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Southwestern Willow Flycatcher

 

Southwestern willow flycatcher resting on a tree branch.

The endangered Southwestern willow flycatcher lives in riparian areas in the Southwest (Photo by U.S. Fish and Wildlife).


Map of flycatcher priority habitat in AZ, CA, CO, NV, MN, UT 

Click to enlarge map (GIF, 194KB)

What's New

In 2015, NRCS worked with U.S. Fish and Wildlife Service to update the biological opinion (PDF, 132KB) for conservation work in this habitat, which expanded opportunities for producers to participate. This update added six additional conservation practices and expanded predictability to a total of 84 species. Learn more.

Documents
Biological Opinion for Southwestern Willow Flycatcher (PDF, 132KB)

Contact

Galon Hall, (202) 690-1588

Working Lands for Wildlife assists landowners in restoring degraded riparian ecosystems, conserving existing healthy riparian systems and improving working lands near riparian areas. The program will focus on increasing and improving occupied, suitable, and potential breeding habitat, supporting southwestern willow flycatcher recovery.

The Southwestern willow flycatcher (Empidonax traillii extimus) is a small Neotropical migratory bird that lives in riparian areas and wetlands in the arid Southwest. It is listed as endangered under the Endangered Species Act.

The flycatcher’s current range is similar to its historic range, but its population has declined because of a decrease in habitat caused by surface water diversion, groundwater pumping, changes in flood and fire regimens, and spread of non-native and invasive plants.

The flycatcher nests in native trees and shrubs where available but also nests in thickets dominated by the non-native invasive species like tamarisk and Russian olive. Efforts to control non-native species can be detrimental to flycatchers, especially if those plants are removed in places lacking in suitable native riparian habitat.

Working Lands for Wildlife assists landowners in restoring degraded riparian ecosystems, conserving existing healthy riparian systems and improving working lands near riparian areas. The program will focus on increasing and improving occupied, suitable, and potential breeding habitat, supporting southwestern willow flycatcher recovery.

Restoring habitat for the Southwestern willow flycatcher not only benefits the flycatcher but many other species, such as the New Mexico jumping mouse, yellow billed cuckoo, Chiricahua leopard frog and the Least Bell’s vireo. Eighty-four species, including the flycatcher, benefit from conservation work in riparian ecosystems.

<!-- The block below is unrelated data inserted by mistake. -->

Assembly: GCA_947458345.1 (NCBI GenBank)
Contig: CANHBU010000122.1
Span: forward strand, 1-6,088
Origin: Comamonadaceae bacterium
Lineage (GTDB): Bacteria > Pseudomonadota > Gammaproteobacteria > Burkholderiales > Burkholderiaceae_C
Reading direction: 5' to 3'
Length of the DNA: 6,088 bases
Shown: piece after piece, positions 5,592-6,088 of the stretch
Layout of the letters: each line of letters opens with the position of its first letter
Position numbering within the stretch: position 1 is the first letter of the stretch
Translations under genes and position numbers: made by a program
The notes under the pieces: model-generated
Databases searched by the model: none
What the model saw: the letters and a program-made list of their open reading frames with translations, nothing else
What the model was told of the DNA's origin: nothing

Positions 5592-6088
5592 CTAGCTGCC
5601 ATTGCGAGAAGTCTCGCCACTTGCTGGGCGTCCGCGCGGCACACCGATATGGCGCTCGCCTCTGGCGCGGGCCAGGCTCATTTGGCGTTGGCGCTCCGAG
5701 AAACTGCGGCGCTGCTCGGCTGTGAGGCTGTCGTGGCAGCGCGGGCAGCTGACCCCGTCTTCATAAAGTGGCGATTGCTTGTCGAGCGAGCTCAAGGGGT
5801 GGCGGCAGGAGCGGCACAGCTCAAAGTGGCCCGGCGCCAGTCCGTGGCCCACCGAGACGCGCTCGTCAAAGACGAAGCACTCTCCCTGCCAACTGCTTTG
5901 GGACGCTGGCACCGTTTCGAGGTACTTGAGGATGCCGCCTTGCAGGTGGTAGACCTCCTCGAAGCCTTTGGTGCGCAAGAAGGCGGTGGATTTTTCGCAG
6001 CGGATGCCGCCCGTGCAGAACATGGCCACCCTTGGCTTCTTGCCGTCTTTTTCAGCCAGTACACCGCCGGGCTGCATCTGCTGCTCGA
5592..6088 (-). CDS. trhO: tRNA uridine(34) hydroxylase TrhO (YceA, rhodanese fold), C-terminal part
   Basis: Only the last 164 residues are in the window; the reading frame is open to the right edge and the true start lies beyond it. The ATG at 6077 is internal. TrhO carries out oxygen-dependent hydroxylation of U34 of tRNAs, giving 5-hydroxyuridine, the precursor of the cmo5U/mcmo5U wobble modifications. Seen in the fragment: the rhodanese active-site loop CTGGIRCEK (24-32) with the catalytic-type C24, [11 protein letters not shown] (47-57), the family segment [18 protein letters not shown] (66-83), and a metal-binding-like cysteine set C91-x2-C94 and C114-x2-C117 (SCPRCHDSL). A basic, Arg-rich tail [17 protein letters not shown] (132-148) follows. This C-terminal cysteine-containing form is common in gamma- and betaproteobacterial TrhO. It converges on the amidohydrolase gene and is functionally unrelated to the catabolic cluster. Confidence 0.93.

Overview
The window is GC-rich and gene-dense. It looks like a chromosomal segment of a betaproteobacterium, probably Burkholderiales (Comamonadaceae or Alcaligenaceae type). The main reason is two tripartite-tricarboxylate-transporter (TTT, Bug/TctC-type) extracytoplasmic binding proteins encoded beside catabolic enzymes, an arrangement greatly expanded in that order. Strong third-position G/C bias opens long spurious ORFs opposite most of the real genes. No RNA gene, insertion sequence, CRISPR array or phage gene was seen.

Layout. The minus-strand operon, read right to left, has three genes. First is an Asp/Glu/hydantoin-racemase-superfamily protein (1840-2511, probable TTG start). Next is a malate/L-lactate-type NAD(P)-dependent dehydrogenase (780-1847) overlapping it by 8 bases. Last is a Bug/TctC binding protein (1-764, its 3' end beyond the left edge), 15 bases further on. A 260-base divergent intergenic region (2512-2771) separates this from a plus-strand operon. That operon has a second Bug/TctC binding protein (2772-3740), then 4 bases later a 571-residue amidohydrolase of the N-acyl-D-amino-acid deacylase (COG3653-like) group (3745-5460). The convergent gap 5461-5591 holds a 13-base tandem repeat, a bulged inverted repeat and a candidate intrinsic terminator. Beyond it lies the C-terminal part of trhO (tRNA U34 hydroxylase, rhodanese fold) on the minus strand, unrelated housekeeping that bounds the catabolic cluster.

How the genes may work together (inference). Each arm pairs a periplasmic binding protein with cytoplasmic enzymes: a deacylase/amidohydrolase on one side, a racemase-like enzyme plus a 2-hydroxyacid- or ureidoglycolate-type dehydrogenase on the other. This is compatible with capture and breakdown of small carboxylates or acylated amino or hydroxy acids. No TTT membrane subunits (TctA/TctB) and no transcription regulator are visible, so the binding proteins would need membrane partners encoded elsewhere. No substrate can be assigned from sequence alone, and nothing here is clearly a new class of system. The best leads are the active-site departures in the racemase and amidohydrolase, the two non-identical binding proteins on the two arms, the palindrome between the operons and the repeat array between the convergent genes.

Goals and Objectives

Working Lands for Wildlife will assist private landowners with protection and restoration of breeding habitat, combating habitat losses because of surface water diversion and groundwater pumping, changes in flood and fire regimes, and non-native and invasive plant management. WLFW also provides landowners with predictability under the Endangered Species Act, providing incidental take coverage for 84 wildlife species that occupy the riparian systems of the Southwest.

Core Practices

395 Stream Habitat Improvement and Management
643 Restoration and Management of Rare and Declining Habitats  
644 Wetland Wildlife Habitat Management
645 Upland Wildlife Habitat Management

See a full list of conservation practices.

Actions

  • Protect, maintain, and restore riparian habitat.  
  • Increase and improve occupied, suitable, and potential breeding habitat.
  • Manage livestock grazing to increase habitat quality and quantity.
  • Improve weed and invasive species management.  
  • Increase connectivity of existing habitat.  
  • Provide public education and outreach.

Outcomes and Impacts

Landowners will enhance, restore and protect habitat for southwestern willow flycatcher and other riparian habitat species, aiding in the implementation of its recovery plan and increase landowner confidence that the conservation practices they implement will not harm the species or its habitat. Plus, landowners who work with NRCS can receive predictability under the Endangered Species Act for up to 30 years. Predictability enables landowners to operate their farms and ranches as long as NRCS-prescribed conservation practices are maintained.

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